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The EIA’s latest STEO: Predictions for natural gas production

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Production trends

The U.S. Energy Information Administration’s (or EIA’s) February Short-Term Energy Outlook (or STEO) projects total dry natural gas production to grow by ~5% to 73.9 Bcf (billion cubic feet) in 2015 and by ~2% to 75.38 Bcf in 2016. According to EIA estimates, dry natural gas production was 70.43 Bcf in 2014.

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Bearish or bullilsh?

High production levels are bearish for natural gas prices. Weak prices hurt the margins of gas-producing companies such as Ultra Petroleum (UPL), Range Resources (RRC), and QEP Resources (QEP). All these companies are part of the Vanguard Energy ETF (VDE) and make up ~1% of the fund. RRC and QEP are also components of the Energy Select Sector SPDR ETF (XLE) and make up ~1% of the fund.

According to the EIA, dry gas production in December 2014 was ~74.3 Bcf/d (billion cubic feet per day), which is ~12% higher than it was in December 2013.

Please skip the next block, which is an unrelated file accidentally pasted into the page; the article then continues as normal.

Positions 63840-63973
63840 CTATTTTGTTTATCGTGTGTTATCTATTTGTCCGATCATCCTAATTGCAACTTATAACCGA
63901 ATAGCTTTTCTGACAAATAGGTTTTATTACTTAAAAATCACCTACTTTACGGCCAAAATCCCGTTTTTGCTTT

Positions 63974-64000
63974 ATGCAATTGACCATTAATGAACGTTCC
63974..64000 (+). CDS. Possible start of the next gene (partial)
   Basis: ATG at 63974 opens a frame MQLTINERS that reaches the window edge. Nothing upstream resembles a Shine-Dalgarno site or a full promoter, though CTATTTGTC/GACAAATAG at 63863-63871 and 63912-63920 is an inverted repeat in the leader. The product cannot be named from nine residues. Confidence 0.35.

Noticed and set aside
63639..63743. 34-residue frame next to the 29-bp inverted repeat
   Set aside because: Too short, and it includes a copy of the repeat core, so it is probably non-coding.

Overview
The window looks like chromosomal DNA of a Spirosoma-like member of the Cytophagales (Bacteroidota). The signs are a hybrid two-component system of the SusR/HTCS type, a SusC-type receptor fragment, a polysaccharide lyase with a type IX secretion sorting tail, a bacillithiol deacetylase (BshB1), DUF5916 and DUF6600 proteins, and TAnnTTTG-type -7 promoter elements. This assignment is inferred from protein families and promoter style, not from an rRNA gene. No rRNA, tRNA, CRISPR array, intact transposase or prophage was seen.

The EIA also stated that dry natural gas production will average 72.7 Bcf/d February through March. This is 5 Bcf/d higher than the same period in 2014. This will help moderate prices to an extent.

In the week ended March 6, dry gas production increased 0.6% over the prior week. It was  8.7 % higher than levels reported in the corresponding week last year.

Dry natural gas is the natural gas that remains after liquids such as propane and butane have been removed from the marketed natural gas. Dry natural gas is also known as consumer-grade natural gas.

The EIA continues to be bullish about natural gas production in 2015. Read Must-know: Why the EIA is bullish about natural gas production to find out more.

EIA predictions

Continued production growth have created a grim scenario for natural gas prices. The EIA forecasts that monthly average prices will remain below $4 per MMBtu (million British thermal unit) levels through most of 2015 and 2016.

Natural gas inventories are governed by natural gas production and consumption trends. In this part, we saw how high production levels have depressed natural gas prices. In the next part of this series, we’ll look at whether strong consumption trends could help push prices up.

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